— On technologists’ role in government: Tech critics have complained that streams of employees at the biggest tech companies have been flooding into public service. But Carnahan, who has moved between the private and public sectors several times herself, said the government needs to learn how to better attract and retain technology experts.
She said government officials too often allow tech companies to tackle difficult technological projects on their behalf, which often leads to “failed projects” that are over-budget and run late. “If you have people who are working for you who know the marketplace and know how to hold folks accountable to deliver what you’ve paid for, you’re going to get better results,” Carnahan said.
— On antitrust and government IT: Carnahan said GSA doesn’t spend “a lot of time” thinking about the antitrust concerns swirling around two of the government’s biggest and most important partners, Google and Amazon. But she said she thinks a lot about “switching costs” — the ability to easily move from one company’s products to another’s.
“There are lots of ways you can get locked into things — sometimes [that’s] by contract and sometimes that’s by technology,” she said.
META PRESSED ON SPREAD OF MISINFORMATION BEFORE JAN. 6 — More than a dozen Democrats – led by Minnesota Sen. Amy Klobuchar – wrote to Zuckerberg on Tuesday to raise concerns over the company’s effort to squelch election-related misinformation leading up to the deadly attack on the U.S. Capitol on Jan. 6.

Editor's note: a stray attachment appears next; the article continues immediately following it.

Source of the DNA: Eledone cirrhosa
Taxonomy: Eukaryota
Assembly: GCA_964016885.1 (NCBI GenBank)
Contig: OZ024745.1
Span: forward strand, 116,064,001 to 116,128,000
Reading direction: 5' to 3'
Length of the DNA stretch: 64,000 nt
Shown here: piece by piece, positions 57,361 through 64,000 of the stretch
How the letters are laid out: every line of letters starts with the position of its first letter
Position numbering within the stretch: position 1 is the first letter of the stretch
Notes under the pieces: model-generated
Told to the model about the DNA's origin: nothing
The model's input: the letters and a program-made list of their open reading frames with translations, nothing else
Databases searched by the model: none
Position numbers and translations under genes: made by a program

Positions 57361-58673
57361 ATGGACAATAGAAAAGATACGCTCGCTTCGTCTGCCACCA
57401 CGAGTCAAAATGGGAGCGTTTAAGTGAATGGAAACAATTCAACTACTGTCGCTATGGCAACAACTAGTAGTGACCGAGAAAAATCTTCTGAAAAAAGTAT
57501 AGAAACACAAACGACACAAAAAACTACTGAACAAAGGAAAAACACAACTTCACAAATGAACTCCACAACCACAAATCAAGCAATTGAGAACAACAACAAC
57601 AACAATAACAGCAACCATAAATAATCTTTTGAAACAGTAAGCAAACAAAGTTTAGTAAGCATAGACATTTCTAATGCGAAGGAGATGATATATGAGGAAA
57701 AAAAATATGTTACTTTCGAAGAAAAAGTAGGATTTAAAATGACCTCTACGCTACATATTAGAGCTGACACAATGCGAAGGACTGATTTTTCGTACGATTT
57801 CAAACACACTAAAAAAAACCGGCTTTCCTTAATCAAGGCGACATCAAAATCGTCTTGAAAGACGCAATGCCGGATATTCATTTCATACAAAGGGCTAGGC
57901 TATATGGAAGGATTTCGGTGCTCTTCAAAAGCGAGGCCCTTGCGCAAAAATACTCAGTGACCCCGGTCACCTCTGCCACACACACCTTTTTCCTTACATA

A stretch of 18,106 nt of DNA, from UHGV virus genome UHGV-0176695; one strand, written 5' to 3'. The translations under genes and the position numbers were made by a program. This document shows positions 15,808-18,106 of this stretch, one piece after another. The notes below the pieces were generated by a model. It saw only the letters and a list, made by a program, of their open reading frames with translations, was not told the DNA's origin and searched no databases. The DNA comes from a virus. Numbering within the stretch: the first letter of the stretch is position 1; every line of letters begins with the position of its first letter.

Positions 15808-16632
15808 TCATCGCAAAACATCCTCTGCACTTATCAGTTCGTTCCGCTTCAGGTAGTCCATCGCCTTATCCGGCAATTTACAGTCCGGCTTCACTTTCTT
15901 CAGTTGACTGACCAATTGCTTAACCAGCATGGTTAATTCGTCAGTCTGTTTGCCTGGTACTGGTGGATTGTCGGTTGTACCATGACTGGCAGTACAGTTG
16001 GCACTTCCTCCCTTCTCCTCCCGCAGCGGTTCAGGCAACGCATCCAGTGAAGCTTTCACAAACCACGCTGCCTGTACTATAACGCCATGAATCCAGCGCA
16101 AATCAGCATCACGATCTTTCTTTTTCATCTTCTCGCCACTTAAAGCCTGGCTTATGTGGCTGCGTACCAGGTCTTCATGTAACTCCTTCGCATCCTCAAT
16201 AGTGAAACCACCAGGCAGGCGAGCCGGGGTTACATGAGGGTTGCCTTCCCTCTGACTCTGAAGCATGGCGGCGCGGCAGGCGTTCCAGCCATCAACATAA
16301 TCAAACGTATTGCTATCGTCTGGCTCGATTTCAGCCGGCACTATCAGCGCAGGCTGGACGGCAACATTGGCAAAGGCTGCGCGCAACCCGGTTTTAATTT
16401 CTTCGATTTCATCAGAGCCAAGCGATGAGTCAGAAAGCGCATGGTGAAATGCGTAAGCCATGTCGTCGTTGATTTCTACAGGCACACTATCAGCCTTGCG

Facebook whistleblower Frances Haugen disclosed to Congress in October that the company had shut down its Civic Integrity Team, where she was a product manager and worked to prevent the spread of election interference and disinformation. The company also terminated misinformation and disinformation safeguards put in place before the 2020 election. Haugen said these actions contributed to the insurrection.
In the letter, shared exclusively with Rebecca, the lawmakers also criticized Meta for declining to implement a recommendation from its Oversight Board to conduct an internal study of the platform’s role in the insurrection.
— Connection to Jan. 6: The dissolution of the Civic Integrity Team and other safeguards “allowed misinformation, disinformation, and violent rhetoric to return to the platform immediately following Election Day and in the lead-up to the January 6th insurrection,” wrote Klobuchar and other Democratic senators, including Sens. Dick Durbin of Illinois and Mark Warner of Virginia.